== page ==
There is some great art to be seen in Second Life this month. I’ve been unusually busy in RL lately and have missed attending SL openings and also haven’t been able to blog about them in advance. But this morning then we started on a filled-to-the-brim-kinda-art-day and I am happy to share with you here what we experienced. Our first stop was Dathuil Gallery of Art, where Prairie Kawashima yesterday had the opening for her show Private Sphere, curated by Lucy Diamond and Max Butoh. It has been a bit quiet lately at dathuil and I was happy to see that exhibits are up and running again! I love the way this show is set up; there are simply a group of strategically placed screens in the middle of the room on the ground floor, some with photographs and some without. The viewer has the experience of being in maze and faces the photographs wandering thought it. The photographs themselves are subtly provocative with an erotic edge and technically really well done. Prairie notes about her exhibit that [f]or almost a decade, Second Life has been my refuge – a place of boredom, excess, love and inspiration. Some of this incredible mixture that i keep enjoying so much has turned into a river of self-shots (including occasional homages to my closest friends) that has found its way to my flickr account. Other things will forever remain private. “Private Sphere” is a selection of mostly unpublished pictures that have been between these two categories for some time. Some of them I’m still not sure if they shouldn’t have remained private. In any event, I hope you can enjoy parts of it.  This exhibit will be open until April 2. Head over and take a look if you haven’t already.

lea10

We had heard here and there, via a few group announcements and random private notecard invitations by artists, that something was brewing at LEA10. To my knowledge, there has been no major formal announcement by Linden Endowment for the Arts themselves, other than a posting on their blog, about the exhibits that opened yesterday. It seems it was left to the artists themselves to promote the event. Luckily, resident-artist blip mumfuzz (above, left) teleported us in to her part of this sim-wide Victorian London themed group show. blip’s exhibit is dispersed amongst two floors and consists of photographs taken on her virtual world journeys. She notes that I am an improviser by nature…in life and in my art. My images are typically the result of an unplanned, spontaneous interaction with my environment. I got into image-making as a way to record my travels through SL and as a way to hold onto the memory of some of those places. Soon, however, I noticed that I started seeing differently…looking in a different way. I found that once I found saw something interesting I’d start moving the camera around. Looking over and under, behind and between. I began looking less at the things themselves…and more at visual and spatial relationships things. Do head over and check out blip’s work, the LEA10 link above will take you there; and continue wandering around outside to explore the work of other artists. There are several great photographers (I believe around 40) who have their work on display here, nestled in spaces amongst little Victorian stores; most noteworthy to us was the stellar work by Kato Salyut.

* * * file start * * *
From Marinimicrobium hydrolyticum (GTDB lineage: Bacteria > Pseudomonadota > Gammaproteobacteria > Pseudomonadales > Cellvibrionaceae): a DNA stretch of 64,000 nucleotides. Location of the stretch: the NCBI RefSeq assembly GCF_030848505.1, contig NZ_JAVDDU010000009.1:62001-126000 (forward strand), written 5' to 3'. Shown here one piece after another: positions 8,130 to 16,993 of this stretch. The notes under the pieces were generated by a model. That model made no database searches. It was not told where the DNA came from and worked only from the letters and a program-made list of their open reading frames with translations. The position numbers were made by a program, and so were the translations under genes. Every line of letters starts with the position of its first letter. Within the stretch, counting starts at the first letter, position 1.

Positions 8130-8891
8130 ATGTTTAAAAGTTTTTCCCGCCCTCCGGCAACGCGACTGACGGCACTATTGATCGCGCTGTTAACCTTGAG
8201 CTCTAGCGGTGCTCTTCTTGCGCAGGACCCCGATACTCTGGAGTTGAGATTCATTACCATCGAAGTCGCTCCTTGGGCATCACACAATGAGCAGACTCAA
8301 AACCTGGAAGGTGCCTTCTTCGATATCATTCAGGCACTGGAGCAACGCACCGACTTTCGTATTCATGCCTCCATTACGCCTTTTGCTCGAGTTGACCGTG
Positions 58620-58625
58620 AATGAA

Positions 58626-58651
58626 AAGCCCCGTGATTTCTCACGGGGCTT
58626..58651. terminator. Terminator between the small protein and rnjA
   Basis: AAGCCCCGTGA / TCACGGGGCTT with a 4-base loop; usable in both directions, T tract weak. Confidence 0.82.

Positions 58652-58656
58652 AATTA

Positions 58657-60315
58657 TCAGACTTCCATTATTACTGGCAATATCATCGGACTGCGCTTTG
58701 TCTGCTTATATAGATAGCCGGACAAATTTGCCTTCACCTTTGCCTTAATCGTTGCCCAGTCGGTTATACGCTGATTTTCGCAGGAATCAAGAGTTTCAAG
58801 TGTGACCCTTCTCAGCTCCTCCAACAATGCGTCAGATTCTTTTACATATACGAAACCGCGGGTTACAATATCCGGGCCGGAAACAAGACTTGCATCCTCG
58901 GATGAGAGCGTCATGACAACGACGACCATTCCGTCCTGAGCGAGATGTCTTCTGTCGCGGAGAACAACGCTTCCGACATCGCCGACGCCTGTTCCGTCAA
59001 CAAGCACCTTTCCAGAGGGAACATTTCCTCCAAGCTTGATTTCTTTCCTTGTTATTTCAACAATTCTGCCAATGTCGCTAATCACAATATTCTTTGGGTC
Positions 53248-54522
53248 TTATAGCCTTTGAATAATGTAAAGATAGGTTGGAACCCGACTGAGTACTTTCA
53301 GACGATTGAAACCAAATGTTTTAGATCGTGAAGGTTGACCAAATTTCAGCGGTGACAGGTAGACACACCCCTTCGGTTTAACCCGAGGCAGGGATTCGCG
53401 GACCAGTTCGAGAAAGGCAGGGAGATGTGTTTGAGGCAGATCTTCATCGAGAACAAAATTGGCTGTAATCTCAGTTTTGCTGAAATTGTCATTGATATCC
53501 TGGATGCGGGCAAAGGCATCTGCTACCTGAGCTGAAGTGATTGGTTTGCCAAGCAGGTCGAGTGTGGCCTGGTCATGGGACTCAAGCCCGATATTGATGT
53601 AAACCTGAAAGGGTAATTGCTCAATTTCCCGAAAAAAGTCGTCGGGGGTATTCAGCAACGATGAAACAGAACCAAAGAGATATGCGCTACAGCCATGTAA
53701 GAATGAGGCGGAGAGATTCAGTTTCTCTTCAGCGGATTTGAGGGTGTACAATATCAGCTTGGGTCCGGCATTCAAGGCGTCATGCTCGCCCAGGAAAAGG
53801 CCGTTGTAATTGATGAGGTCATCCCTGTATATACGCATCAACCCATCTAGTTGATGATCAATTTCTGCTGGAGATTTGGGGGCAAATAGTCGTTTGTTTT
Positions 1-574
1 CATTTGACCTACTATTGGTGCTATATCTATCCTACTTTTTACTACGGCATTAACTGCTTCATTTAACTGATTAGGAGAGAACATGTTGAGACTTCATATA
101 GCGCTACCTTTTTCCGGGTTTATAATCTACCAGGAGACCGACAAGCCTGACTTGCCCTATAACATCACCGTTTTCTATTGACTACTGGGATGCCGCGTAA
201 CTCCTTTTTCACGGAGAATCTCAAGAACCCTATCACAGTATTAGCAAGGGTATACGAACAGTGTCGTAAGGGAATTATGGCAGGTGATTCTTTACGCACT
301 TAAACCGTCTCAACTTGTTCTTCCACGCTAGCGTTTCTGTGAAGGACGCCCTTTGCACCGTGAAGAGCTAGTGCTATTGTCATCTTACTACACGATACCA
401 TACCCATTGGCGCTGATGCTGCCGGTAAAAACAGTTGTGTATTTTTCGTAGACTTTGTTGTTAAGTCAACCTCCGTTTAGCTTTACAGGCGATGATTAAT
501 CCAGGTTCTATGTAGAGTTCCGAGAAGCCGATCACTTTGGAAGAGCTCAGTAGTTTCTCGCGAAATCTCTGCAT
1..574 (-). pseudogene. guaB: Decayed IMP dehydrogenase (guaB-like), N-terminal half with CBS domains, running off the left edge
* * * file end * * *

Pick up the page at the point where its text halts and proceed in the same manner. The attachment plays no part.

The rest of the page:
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Our third stop was a little sneak-peek preview of the exhibit Wandering World, by nekonuko Nakamori, presented by One Caress. The opening is today, March 5, 2015 at 10 AM SLT and the show will remain open until the end of the month. This is the second exhibit in a very short period of time by the talented Miss Nakamori; her other show, [I AM nekonuko] Who are you?, opened at IMAGO last month. The One Caress show, a collection of 24 photographs, is displayed in a large maze of sorts. The maze, as well as the texture used, serve as a great backdrop for these large colorful images. As we were finding our way through the winding path we lingered a while in front of photographs.

2017/03/05 08:10] k a t e (KateBergdorf Resident): i like this one
[2017/03/05 08:11] tutsy Navarathna: she has a poetic univers
[2017/03/05 08:11] k a t e (KateBergdorf Resident): she does, her own world

Head over and take a look for yourselves at this lovely exhibit. All photographs are for sale in the last little room.

untitledOther noteworthy exhibits that you don’t want to miss this month are, in no particular order, Under the Sea by Cica Ghost (see image above); Bleeding Books by Haveit Neox at Split ScreenAlpha Auer at UTSA ArtSpace; and The Art Rocket by Betty Tureaud at LEA19.

Photographs by Tutsy Navarathna and Kate Bergdorf